The natural diversity of Carica papaya in Panama
Crop wild relatives serve as an important genetic reservoir for their typically genetically depauperate domesticated counterparts. Unfortunately, crop wild relatives can be threatened by the fragmentation of human-dominated landscapes and crop-to-wild gene flow. The tropical fruit crop papaya (Carica papaya L.) grows naturally in the fragmented Mesoamerican landscape, sometimes alongside cultivated fields. We assessed the conservation risk to wild papaya populations using morphological and population genetic analyses of naturally occurring papaya in Panama, the southernmost extent of the papaya's natural geographic range. Wild papaya was typically small-fruited, with limited morphological variation among populations. Genetic diversity is reasonably high, though most populations exhibit moderate levels of bi-parental inbreeding. Gene flow was greatest between populations along the Panama Canal and the Pan-American Highway, though evidence of crop-to-wild gene flow was limited. While there is evidence of mild genetic erosion in wild papaya in Panama, genetic diversity is still moderately high, and gene flow exists across natural and artificial landscape corridors. Furthermore, abandonment of pastures may actually promote the population expansion of wild papaya into the fragmented landscape in its role as a pioneer species.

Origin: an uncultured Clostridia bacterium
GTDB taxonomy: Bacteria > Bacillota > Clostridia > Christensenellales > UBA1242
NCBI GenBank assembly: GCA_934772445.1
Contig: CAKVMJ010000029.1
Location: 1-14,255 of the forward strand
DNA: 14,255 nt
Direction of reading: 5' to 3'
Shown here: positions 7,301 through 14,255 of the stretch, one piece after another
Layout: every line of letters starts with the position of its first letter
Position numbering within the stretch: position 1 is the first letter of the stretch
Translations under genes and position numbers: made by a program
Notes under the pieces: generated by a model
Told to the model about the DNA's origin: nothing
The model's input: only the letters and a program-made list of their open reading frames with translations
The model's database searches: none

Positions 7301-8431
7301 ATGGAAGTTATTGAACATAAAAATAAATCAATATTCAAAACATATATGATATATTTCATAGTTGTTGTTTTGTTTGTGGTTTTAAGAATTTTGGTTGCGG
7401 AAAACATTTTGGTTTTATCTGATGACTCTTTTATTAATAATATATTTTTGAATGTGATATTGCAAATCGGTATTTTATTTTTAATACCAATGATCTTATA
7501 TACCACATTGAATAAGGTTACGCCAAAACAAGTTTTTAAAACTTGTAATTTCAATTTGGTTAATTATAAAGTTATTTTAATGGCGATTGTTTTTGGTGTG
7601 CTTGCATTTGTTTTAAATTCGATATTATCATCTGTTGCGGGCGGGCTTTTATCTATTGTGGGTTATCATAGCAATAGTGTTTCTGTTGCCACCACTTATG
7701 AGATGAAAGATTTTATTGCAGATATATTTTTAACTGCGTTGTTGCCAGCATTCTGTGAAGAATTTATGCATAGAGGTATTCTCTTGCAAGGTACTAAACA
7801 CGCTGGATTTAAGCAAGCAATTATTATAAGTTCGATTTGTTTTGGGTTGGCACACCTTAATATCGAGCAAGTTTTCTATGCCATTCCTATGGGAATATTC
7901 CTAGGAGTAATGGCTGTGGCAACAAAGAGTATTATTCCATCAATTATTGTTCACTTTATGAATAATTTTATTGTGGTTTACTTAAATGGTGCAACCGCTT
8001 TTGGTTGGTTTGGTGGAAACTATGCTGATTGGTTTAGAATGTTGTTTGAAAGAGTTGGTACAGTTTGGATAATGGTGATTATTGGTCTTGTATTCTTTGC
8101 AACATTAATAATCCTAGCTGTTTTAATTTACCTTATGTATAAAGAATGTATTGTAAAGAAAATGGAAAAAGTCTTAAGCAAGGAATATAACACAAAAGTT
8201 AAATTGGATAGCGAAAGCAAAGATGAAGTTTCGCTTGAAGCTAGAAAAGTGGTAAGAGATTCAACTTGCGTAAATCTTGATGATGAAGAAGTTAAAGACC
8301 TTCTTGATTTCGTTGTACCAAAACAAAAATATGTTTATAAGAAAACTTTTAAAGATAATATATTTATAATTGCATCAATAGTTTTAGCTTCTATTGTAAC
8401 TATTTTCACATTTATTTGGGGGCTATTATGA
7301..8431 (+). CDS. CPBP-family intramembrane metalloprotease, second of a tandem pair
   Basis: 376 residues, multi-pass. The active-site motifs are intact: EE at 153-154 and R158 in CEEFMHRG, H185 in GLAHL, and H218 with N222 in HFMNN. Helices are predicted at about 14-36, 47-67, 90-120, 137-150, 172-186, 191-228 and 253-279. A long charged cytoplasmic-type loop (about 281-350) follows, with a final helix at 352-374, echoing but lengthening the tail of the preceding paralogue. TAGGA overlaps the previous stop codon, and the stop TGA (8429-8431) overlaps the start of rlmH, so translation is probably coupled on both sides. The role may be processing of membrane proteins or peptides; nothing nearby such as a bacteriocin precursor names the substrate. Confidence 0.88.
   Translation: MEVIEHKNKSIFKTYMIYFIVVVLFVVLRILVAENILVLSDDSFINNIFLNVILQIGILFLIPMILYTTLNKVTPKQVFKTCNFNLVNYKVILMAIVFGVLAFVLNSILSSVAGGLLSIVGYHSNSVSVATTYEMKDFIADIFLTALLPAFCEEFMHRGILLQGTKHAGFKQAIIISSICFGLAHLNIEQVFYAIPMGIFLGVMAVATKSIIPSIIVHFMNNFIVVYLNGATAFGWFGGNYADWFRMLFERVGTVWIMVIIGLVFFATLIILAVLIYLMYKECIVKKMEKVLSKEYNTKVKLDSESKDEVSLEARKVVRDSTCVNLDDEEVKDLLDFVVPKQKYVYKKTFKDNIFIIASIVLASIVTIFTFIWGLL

Mardonovich, S., Tepe, E.J. and Moore, R.C. (2019). The natural diversity of Carica papaya in Panama. Acta Hortic. 1250, 99-110
crop wild relatives, gene flow, genetic erosion, crop-to-wild gene flow